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China talks security, business with U.S.-allied S. Korea, Japan | The Asahi Shimbun: Breaking News, Japan News and Analysis

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SEOUL/TOKYO/BEIJING–Chinese Premier Li Qiang agreed with South Korean President Yoon Suk Yeol on Sunday to launch a diplomatic and security dialogue and resume free trade talks, and discussed tensions around Taiwan with Japanese Prime Minister Fumio Kishida.

The leaders held bilateral meetings in Seoul a day before the first summit by the three Asian neighbors in more than four years.

China and the U.S.-allied South Korea and Japan are trying to manage rising distrust amid the rivalry between Beijing and Washington and tensions over Taiwan.

Expectations are low for Monday’s trilateral summit, but even handshakes would help maintain at least some high-level diplomacy after years of deteriorating relations, diplomats and officials say.

Yoon told Li that South Korea and China should work together not only to promote shared interests based on mutual respect but also on regional and global issues to tackle common challenges, citing Russia’s invasion of Ukraine, the Israel-Hamas conflict and global economic uncertainties.

“I hope to continue to strengthen bilateral cooperation even in the face of today’s global complex crises,” Yoon said at the start of the meeting, according to his office.

Yoon asked China to play a greater role as a permanent member of the U.N. Security Council, especially as North Korea continues to develop nuclear missiles and boost military cooperation with Russia, saying another spy satellite launch using intercontinental ballistic-missile technology is imminent.

Li told Yoon their countries should oppose turning economic and trade issues into political or security ones, and should work to maintain stable supply chains, Chinese state news agency Xinhua reported.

Li said China was ready to strengthen cooperation in high-end manufacturing, new energy, artificial intelligence, biomedicine and other fields.

China will further expand market access, strengthen guarantees for foreign investment and welcomes more South Korean companies do business in the country, he said. In a separate meeting with Samsung Chairman Jay Y. Lee, Li encouraged the Korean tech giant to boost its investment in China.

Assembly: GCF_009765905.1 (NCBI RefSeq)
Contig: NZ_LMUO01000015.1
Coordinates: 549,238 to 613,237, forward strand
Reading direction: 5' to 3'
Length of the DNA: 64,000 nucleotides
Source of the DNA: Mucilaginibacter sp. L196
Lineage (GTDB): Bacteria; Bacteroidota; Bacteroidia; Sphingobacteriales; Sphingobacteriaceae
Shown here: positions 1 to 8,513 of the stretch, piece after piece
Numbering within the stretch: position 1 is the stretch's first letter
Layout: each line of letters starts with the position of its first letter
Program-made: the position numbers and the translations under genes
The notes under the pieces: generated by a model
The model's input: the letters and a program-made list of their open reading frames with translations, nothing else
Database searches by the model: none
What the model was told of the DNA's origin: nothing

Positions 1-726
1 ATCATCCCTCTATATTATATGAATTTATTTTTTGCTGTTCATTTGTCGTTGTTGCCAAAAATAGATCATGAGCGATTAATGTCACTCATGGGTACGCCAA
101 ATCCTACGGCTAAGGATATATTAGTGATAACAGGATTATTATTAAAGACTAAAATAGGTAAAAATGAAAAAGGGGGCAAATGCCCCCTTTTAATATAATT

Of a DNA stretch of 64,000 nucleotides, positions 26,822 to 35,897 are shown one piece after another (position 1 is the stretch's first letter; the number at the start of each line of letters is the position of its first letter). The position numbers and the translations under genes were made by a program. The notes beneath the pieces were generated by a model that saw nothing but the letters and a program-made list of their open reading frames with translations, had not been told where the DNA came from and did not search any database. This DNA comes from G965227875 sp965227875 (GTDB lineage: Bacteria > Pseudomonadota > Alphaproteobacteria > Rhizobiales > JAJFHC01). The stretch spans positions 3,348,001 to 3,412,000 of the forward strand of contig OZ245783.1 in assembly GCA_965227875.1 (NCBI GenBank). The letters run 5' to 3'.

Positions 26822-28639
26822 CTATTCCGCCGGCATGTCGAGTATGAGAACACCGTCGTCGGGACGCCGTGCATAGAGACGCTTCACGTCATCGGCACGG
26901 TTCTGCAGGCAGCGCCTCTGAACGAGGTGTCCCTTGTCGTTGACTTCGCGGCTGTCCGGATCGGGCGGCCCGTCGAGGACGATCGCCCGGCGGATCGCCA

In recent years, Chinese leaders and diplomats have frequently condemned the U.S. and its allies over export controls targeting its semiconductor industry by calling on these countries to stop “overstretching the concept of national security”.

Since 2021, Chinese companies and state entities have been increasingly cut off from ready access to the world’s most advanced chips, many of them produced by South Korean tech giants, such as Samsung and SK Hynix.

Li expressed hopes for continuing efforts to “build consensus and resolve differences” through “equal dialogue and sincere communications.”

PRACTICAL COOPERATION

The three leaders attended a banquet where multicultural choirs and bands performed traditional and modern songs, while the menu included tofu, dumplings and bean pastes – cuisine staples in all three countries.

At a separate meeting with Kishida, Yoon lauded progress on diplomatic, economic and cultural exchanges with Japan, and they agreed to deepen ties next year when the two countries celebrate the 60th anniversary of normalizing relations, Yoon’s office said.

Kishida also met separately with Li, stressing the importance of the stability of the Taiwan Strait for Japan and the international community.

Li told Kishida that he hoped Japan would “properly handle issues like Taiwan,” Chinese state broadcaster CCTV reported.

Kishida told reporters after the meeting he had asked Beijing to lift an import ban on Japanese seafood, imposed after Japan began releasing treated wastewater from the wrecked Fukushima nuclear plant into the Pacific.

He also asked for the early release of Japanese citizens detained in China.

China and Japan agreed to hold a new round of bilateral high-level economic dialogue at an appropriate time, according to CCTV.

The three neighbors had agreed to hold annual summits starting in 2008, but bilateral feuds and the COVID-19 pandemic disrupted the initiative, with the last three-way summit held in late 2019.

Yoon, Li and Kishida will adopt a joint statement on six areas including the economy and trade, science and technology, people-to-people exchanges and health and the aging population, Seoul officials said.

The summit comes as South Korea and Japan have been working to mend ties frayed by historical disputes while deepening a trilateral security partnership with the United States amid its intensifying rivalry with China.

Beijing has previously warned that U.S. efforts to further elevate relations with South Korea and Japan could fan regional tension and confrontation.

Seoul and Tokyo have warned against any attempts to forcibly change the status quo in the Taiwan Strait, while Beijing on Tuesday criticized a decision by South Korean and Japanese lawmakers to attend Taiwanese President Lai Ching-te’s inauguration.

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